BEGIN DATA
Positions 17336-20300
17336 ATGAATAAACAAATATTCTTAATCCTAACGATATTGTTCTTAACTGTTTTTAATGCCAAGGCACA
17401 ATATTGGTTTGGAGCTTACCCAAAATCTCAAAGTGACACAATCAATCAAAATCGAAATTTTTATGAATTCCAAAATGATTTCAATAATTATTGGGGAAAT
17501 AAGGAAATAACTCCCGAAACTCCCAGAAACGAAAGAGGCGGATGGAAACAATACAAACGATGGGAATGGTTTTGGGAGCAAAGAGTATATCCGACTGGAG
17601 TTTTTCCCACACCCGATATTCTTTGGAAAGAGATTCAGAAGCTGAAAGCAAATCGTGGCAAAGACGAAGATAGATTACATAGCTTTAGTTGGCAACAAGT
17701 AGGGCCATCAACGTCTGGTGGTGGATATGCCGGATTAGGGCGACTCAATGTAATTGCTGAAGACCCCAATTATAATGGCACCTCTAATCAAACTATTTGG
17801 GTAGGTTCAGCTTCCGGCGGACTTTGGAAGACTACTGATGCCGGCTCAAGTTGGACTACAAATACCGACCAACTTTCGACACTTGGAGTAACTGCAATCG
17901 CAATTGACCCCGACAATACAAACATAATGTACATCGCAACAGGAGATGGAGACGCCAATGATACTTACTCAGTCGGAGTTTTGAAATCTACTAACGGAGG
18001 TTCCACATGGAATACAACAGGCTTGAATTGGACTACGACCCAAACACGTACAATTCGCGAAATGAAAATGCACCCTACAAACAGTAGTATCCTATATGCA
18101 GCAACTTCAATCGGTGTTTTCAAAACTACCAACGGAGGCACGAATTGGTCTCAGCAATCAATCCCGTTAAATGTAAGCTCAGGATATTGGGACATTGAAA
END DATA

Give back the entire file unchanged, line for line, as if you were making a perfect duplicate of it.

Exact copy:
Positions 17336-20300
17336 ATGAATAAACAAATATTCTTAATCCTAACGATATTGTTCTTAACTGTTTTTAATGCCAAGGCACA
17401 ATATTGGTTTGGAGCTTACCCAAAATCTCAAAGTGACACAATCAATCAAAATCGAAATTTTTATGAATTCCAAAATGATTTCAATAATTATTGGGGAAAT
17501 AAGGAAATAACTCCCGAAACTCCCAGAAACGAAAGAGGCGGATGGAAACAATACAAACGATGGGAATGGTTTTGGGAGCAAAGAGTATATCCGACTGGAG
17601 TTTTTCCCACACCCGATATTCTTTGGAAAGAGATTCAGAAGCTGAAAGCAAATCGTGGCAAAGACGAAGATAGATTACATAGCTTTAGTTGGCAACAAGT
17701 AGGGCCATCAACGTCTGGTGGTGGATATGCCGGATTAGGGCGACTCAATGTAATTGCTGAAGACCCCAATTATAATGGCACCTCTAATCAAACTATTTGG
17801 GTAGGTTCAGCTTCCGGCGGACTTTGGAAGACTACTGATGCCGGCTCAAGTTGGACTACAAATACCGACCAACTTTCGACACTTGGAGTAACTGCAATCG
17901 CAATTGACCCCGACAATACAAACATAATGTACATCGCAACAGGAGATGGAGACGCCAATGATACTTACTCAGTCGGAGTTTTGAAATCTACTAACGGAGG
18001 TTCCACATGGAATACAACAGGCTTGAATTGGACTACGACCCAAACACGTACAATTCGCGAAATGAAAATGCACCCTACAAACAGTAGTATCCTATATGCA
18101 GCAACTTCAATCGGTGTTTTCAAAACTACCAACGGAGGCACGAATTGGTCTCAGCAATCAATCCCGTTAAATGTAAGCTCAGGATATTGGGACATTGAAA